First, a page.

Ask the Right Questions to Choose the Best Equine Therapist

 

Massage or manual therapy is a great way to help horses and riders feel and perform at their best.  Massage is an effective and natural way to help support whole body health and wellness.  It generally has very little risk, making it a safe therapy to use on your horse to maintain optimal health and potential.

 

Equine or horse massage is a fairly 'new' profession in the U.S. It started in the late 1970's and early 80's when human physical therapists and massage therapists began applying human massage techniques to horses.  Over the last several decades many horse owners and riders have come to appreciate and value the long term and immediate benefits of having their horses massaged regularly. 

 The equine massage industry however, is an unregulated industry.  There is a very wide variety of educational programs for equine massage that range from a one week class to multi-year programs that approximate an Associate's or Bachelor's degree, and everything in between. Likewise, each state has their own regulations regarding equine massage.  Some states have no regulation at all, some require an equine massage therapist to work under the direct supervision of a licensed veterinarian.  

 

I say all of this to let you know that you as a consumer must do your due diligence in researching equine massage professionals in your own market.  You can start by checking your state's website to see whether your state has any regulations.  Once you know that, you can begin to investigate your options. Clearly the easiest way to find a qualified massage therapist is to ask a respected horse industry professional for a referral.  Most trainers, instructors and coaches know the reputation of other equine related professionals in their area.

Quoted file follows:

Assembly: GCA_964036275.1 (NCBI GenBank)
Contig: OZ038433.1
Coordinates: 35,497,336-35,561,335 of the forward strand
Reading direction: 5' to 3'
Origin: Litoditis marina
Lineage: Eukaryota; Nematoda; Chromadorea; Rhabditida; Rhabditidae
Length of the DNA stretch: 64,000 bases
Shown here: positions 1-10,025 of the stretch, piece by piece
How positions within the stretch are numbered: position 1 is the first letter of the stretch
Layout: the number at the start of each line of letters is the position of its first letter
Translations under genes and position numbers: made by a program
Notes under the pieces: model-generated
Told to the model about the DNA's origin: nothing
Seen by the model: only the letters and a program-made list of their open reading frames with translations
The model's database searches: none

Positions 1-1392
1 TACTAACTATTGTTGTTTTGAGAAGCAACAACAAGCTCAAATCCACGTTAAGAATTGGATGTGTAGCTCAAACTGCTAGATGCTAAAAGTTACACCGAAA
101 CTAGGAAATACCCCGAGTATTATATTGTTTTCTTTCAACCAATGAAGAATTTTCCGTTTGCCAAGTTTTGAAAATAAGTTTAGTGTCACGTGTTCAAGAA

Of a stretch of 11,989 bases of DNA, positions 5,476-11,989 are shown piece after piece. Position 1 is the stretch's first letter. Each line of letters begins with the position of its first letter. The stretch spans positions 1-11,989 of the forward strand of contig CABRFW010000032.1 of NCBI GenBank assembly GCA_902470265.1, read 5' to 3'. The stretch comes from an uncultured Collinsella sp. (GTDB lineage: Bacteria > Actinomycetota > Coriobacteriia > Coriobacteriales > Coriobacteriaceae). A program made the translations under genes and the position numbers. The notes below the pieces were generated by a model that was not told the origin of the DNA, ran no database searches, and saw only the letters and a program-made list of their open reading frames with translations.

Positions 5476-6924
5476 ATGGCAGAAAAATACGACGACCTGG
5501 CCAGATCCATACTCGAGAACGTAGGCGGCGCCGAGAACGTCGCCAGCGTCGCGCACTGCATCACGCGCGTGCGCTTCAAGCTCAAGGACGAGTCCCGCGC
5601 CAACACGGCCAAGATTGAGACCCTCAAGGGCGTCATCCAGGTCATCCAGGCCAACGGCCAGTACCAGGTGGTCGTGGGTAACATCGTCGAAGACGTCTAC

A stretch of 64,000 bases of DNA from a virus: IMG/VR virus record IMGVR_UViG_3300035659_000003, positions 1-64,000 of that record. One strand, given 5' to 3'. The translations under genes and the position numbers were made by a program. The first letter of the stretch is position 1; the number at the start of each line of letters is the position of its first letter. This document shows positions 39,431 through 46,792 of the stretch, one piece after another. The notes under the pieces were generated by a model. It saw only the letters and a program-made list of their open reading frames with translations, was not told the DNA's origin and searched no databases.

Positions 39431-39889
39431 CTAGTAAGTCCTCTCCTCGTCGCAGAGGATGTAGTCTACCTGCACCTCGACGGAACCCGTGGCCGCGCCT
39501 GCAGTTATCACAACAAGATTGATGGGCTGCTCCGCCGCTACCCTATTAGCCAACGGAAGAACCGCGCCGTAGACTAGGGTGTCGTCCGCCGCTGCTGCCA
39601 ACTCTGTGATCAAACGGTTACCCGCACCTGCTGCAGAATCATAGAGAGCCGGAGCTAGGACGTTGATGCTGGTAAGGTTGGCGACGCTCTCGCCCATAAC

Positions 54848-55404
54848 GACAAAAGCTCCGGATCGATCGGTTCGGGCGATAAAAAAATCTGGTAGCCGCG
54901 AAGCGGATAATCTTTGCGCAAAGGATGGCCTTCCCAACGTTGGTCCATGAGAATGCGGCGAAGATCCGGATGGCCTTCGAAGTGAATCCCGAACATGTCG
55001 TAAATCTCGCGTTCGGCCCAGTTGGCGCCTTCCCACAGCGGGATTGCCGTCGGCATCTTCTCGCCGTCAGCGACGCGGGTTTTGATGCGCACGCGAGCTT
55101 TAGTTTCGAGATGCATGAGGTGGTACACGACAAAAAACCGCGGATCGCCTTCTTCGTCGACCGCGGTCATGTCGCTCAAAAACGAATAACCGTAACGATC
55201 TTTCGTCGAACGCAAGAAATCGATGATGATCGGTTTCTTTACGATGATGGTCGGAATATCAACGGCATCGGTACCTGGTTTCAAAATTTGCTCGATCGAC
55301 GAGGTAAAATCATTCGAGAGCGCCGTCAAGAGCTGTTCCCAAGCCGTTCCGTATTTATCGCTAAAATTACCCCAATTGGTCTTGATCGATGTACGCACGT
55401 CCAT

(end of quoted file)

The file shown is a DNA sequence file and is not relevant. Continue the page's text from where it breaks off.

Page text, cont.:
If you don't have access to a personal referral source, you will need to do your homework. Because of the lack of consistent laws and regulations, and the wide variety of educational standards that exist, there is a wide variety of practitioners in the market. Many are very good, but some are  questionable. If your priority is to select a truly qualified and capable therapist for your horse, you will want to do some research.  

 

Here are some questions to ask, along with the rationale for asking them.

 

What degrees, diplomas or certificates do you hold?

Many equine massage therapists have a certificate of completion from their school. This certificate is not certification!  Certification is usually done by an independent third party that has established and published candidate educational requirements, professional standards and so forth. There are only a couple of organizations that currently provide 'certification' for equine or animal massage therapy. 

 

A diploma is granted to someone who has met the educational requirements of a licensed school.  It usually takes months or years to graduate with a diploma. The same is true of degree holders.  Degrees generally are bestowed upon graduates who have completed hundreds of hours of study from an recognized and accredited institution of higher learning, i.e., a college or university.